Edward: That belief came from your own childhood experience. That is how it was within your family.

Me: Yes.

Edward: Your dad missed out on what you had to offer.

Me: Yes.

But, it’s not that way in every family.

Edward: No, it’s not.

What did your dad miss out on by not getting to know the real you? What value did you have as a child?

Me: (Long pause) I have no idea . . . I have never thought of myself as having value as a child. I’ve never thought about that before.

I have no idea how to answer your question. I’ll have to think about it, I guess.

Edward: Can we go back to your students who are too stifled to show up authentically . . . ??

Me: Sure.

Edward: What more could you say to the dads of those children?

Me: I could say, “You have really awesome kids. They have opinions and preferences and creative thoughts and there is a lot of joy in spending time with them and letting them express who they are. I get to experience that about your kids, I wish you would create the opportunity to experience that part of them. You’re missing out on so much.”

Edward: It seemed pretty easy for you to say those words.

Me: Yeah . . . I’m not getting triggered much by the thought of saying those words to the dads of my students . . . I feel some anxiety, but it’s not like I want to curl up and die . . . not like it is when I think about saying words like that to my dad.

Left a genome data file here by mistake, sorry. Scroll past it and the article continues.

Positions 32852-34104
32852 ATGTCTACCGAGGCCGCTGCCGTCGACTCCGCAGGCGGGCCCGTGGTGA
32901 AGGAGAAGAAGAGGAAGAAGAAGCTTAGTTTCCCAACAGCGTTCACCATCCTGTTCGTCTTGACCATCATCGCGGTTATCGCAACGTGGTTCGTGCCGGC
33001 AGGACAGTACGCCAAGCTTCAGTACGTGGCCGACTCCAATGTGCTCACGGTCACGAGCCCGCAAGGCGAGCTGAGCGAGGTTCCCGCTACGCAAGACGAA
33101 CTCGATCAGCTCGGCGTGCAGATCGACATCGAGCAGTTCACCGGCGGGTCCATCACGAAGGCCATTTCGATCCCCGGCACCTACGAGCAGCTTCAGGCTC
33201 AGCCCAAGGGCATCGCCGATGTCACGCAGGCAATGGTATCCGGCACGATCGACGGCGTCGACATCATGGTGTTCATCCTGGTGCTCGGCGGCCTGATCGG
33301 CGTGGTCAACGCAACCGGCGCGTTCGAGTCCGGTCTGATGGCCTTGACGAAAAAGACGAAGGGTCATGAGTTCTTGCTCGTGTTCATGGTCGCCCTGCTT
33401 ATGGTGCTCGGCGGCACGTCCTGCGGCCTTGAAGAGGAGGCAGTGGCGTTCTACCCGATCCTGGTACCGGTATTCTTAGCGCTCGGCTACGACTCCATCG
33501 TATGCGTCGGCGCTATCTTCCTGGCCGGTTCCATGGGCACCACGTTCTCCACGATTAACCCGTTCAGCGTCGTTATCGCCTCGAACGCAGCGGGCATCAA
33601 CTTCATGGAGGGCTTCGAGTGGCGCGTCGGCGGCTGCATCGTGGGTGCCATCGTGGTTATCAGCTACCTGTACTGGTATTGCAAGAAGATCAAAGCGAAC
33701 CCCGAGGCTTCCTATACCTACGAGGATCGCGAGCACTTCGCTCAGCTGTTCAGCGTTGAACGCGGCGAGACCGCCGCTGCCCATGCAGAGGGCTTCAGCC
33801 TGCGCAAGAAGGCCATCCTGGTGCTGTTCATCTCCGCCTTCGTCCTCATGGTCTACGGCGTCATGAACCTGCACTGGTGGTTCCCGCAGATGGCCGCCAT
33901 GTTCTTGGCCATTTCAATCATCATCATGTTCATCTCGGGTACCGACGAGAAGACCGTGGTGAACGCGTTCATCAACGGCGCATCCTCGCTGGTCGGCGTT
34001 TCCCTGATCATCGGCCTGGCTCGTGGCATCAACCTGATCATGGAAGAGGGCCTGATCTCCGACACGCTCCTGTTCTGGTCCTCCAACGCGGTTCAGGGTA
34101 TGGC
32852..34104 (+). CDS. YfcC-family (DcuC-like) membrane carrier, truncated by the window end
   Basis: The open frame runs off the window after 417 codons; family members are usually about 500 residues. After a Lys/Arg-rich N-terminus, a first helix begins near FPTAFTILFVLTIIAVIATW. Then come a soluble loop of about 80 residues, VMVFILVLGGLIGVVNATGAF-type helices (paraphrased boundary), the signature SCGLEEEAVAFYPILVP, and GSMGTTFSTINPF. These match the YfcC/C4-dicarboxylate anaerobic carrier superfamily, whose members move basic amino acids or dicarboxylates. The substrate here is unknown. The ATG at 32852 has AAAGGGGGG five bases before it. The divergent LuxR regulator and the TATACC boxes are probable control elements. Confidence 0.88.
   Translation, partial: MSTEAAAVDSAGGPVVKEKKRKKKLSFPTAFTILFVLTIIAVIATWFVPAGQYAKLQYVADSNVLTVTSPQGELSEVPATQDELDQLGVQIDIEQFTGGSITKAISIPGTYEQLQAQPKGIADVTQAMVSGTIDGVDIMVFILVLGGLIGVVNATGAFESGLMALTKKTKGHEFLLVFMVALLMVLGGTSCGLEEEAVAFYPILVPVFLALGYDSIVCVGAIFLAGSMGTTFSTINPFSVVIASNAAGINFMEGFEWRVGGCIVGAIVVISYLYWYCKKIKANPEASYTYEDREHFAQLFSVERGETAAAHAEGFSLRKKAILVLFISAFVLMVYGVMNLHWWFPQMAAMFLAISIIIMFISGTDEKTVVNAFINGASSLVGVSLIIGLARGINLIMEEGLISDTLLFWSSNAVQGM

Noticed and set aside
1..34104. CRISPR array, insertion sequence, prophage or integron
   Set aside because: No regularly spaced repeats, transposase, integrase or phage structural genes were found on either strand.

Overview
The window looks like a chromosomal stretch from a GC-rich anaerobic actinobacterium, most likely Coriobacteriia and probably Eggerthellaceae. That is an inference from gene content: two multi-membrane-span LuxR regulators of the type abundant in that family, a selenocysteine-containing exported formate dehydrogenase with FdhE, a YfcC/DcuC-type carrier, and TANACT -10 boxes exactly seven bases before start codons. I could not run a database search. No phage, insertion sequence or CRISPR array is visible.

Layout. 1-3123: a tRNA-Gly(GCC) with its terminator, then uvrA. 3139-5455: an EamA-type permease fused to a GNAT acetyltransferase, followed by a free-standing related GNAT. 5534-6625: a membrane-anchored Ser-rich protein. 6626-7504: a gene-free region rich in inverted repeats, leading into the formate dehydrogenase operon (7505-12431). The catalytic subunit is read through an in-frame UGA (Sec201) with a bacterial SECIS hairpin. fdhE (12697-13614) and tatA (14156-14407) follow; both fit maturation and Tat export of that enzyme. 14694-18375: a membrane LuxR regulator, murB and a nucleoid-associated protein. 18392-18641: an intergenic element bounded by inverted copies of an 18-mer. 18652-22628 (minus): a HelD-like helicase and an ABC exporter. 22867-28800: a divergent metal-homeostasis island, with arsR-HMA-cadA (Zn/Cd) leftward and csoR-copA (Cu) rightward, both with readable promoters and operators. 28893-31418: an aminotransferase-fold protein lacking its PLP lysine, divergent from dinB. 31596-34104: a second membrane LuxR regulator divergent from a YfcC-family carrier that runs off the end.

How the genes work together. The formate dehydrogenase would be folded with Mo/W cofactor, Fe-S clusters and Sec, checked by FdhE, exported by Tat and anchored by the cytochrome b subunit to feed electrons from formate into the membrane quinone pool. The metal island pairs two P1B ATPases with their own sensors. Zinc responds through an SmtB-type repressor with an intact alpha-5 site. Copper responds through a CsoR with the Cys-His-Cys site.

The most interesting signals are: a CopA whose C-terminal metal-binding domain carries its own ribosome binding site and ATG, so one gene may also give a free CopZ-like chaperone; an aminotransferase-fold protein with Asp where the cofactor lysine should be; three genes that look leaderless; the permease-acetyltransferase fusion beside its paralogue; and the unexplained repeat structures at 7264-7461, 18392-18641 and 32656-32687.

I’m feeling pretty strong today . . . brave, even . . .

Edward: Would you like to push the envelope a bit?

Me: Sure.

Edward: Would you like to say those words to your dad?

(I nodded. Then, I took a moment to put together some words in my mind . . . I took a breath in, preparing to speak the words . . . but, the same old thing happened . . . I froze up. My ability to “breath out” locked up. The fear overwhelmed me . . . I dissolved into tears and sobs . . . )

Me: (Whispering) I’m paralyzed again.

Edward: (Very gently) You don’t have to say anything to your dad . . . it’s okay if you don’t . . . you’re safe . . . take your time . . . I may have pushed you too hard . . .

Me: (In between sobs) I hate this place of being frozen – I just hate it. I feel like I’ve moved through a lot of the emotional stuff . . . but the physical stuff still gets me . . . I’m so locked up in my body.

Edward: Can you tell me more about what is happening for you right now?

Me: I’m feeling so hopeless about this paralysis stuff. It feels like I’ll never be able to face the stuff about my dad without getting all locked up and frozen. I don’t think I’ll ever get past it.